And, oh yeah… Indiana Jones 5!

    Don’t forget Hook… and a very odd romanticish comedy (?) called Milk Money which starred Ed Harris and Melanie Griffith. That’s all in there too.

  4. July 4, 2010 8:06 pm

    Don’t forget Hook… and a very odd romanticish comedy (?) called Milk Money which starred Ed Harris and Melanie Griffith. That’s all in there too.

    Milk Money is one of those lovely folding laundry/it’s on TNT kind of movies I will totally watch and somehow know bit of its dialogue. It works solely because Ed Harris is freaking adorable.

    a redux on Slap Shot and Never Ending Story… and the biopics for The Fugees and Milli Vanilli.

    *clutches pearls* I don’t know what to say about Slapshot. I fear what horrible fate awaits the remakes.

  5. July 4, 2010 8:19 pm

    @redlami the whole “test market” element of Hollywood really smacks of letting the baby drive the carriage. It’s as if they really aren’t “expert” and must be instructed by kids that will tell them what they will buy, and I don’t know of another product that relies as heavily on this method as this one, and will make as many changes in its product based on the results they receive!

    But this relates right back to how they want to make the art into a craft, which is why there’s no real “creativity” to Hollywood. And thanks for the great compliment!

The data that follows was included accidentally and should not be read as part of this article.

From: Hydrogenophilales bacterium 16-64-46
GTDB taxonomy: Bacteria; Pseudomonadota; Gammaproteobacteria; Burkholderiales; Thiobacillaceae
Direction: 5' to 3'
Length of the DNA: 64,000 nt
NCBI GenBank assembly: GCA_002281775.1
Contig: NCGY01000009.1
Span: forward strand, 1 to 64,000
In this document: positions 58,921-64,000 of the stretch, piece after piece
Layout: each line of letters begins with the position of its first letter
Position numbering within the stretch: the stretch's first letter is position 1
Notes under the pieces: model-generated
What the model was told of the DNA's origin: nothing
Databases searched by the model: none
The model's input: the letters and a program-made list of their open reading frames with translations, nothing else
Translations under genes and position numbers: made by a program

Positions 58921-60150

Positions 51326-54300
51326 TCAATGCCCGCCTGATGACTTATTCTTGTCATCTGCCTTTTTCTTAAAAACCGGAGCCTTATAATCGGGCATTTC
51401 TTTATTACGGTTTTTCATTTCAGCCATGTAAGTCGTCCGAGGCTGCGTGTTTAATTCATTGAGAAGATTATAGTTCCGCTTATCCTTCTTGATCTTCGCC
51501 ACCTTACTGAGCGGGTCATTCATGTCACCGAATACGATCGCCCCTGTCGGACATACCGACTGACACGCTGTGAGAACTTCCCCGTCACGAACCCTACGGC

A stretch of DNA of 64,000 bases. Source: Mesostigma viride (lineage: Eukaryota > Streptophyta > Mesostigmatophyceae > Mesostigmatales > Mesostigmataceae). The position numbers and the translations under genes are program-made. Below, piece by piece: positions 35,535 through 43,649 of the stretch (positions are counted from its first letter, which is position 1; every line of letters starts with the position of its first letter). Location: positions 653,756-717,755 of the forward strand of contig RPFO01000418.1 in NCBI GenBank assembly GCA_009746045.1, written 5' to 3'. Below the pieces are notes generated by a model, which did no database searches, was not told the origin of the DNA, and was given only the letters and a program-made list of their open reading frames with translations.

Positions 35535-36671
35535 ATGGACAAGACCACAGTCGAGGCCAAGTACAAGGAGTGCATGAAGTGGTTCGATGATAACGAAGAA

6. July 4, 2010 8:35 pm

    @redlami the whole “test market” element of Hollywood really smacks of letting the baby drive the carriage. It’s as if they really aren’t “expert” and must be instructed by kids that will tell them what they will buy, and I don’t know of another product that relies as heavily on this method as this one, and will make as many changes in its product based on the results they receive!

    HAHAH. So true. Those damn blue cards drive the bus. Have you been to the one of those screenings? They are often unintentionally hilarious. I went to a screening for Mannequin 2: Mannequin on the Move starring William “Herman’s Head” Ragsdale. Most of the blue cards said, “Who thought this sequel was a good idea?” in the space where it asked for additional questions or feedback.

  7. July 4, 2010 8:56 pm

    The one that came to mind when you mentioned “Mannequin 2” was “Weekend at Bernie’s 2.” I guess the surprise success of the originals made people expect a lot more money from the sequels.

  8. July 4, 2010 8:58 pm

    The one that came to mind when you mentioned “Mannequin 2″ was “Weekend at Bernie’s 2.” I guess the surprise success of the originals made people expect a lot more money from the sequels.

    Nothing says, “hollywood” like telling the audience the cup of sand they’re drinking is not from the well it has drained one too many times.

  9. July 4, 2010 9:25 pm

    @Snarky’s Machine I actually was in a test market audience for “Clerks!” No Kevin Smith nervously waiting to see what we thought of his film. But at that point, they were likely just gathering info about generalities, not really going to change anything because I think we were filling out info less than a month before the release date.

    There’s still hope that Hollywood will realize the ridiculousness of their ways, trust in what they do and attempt to make films that matter. But that might mean taking a risk or two, so they need people who are willing to stand up for what they believe in when it comes to story and characters. Where are those people?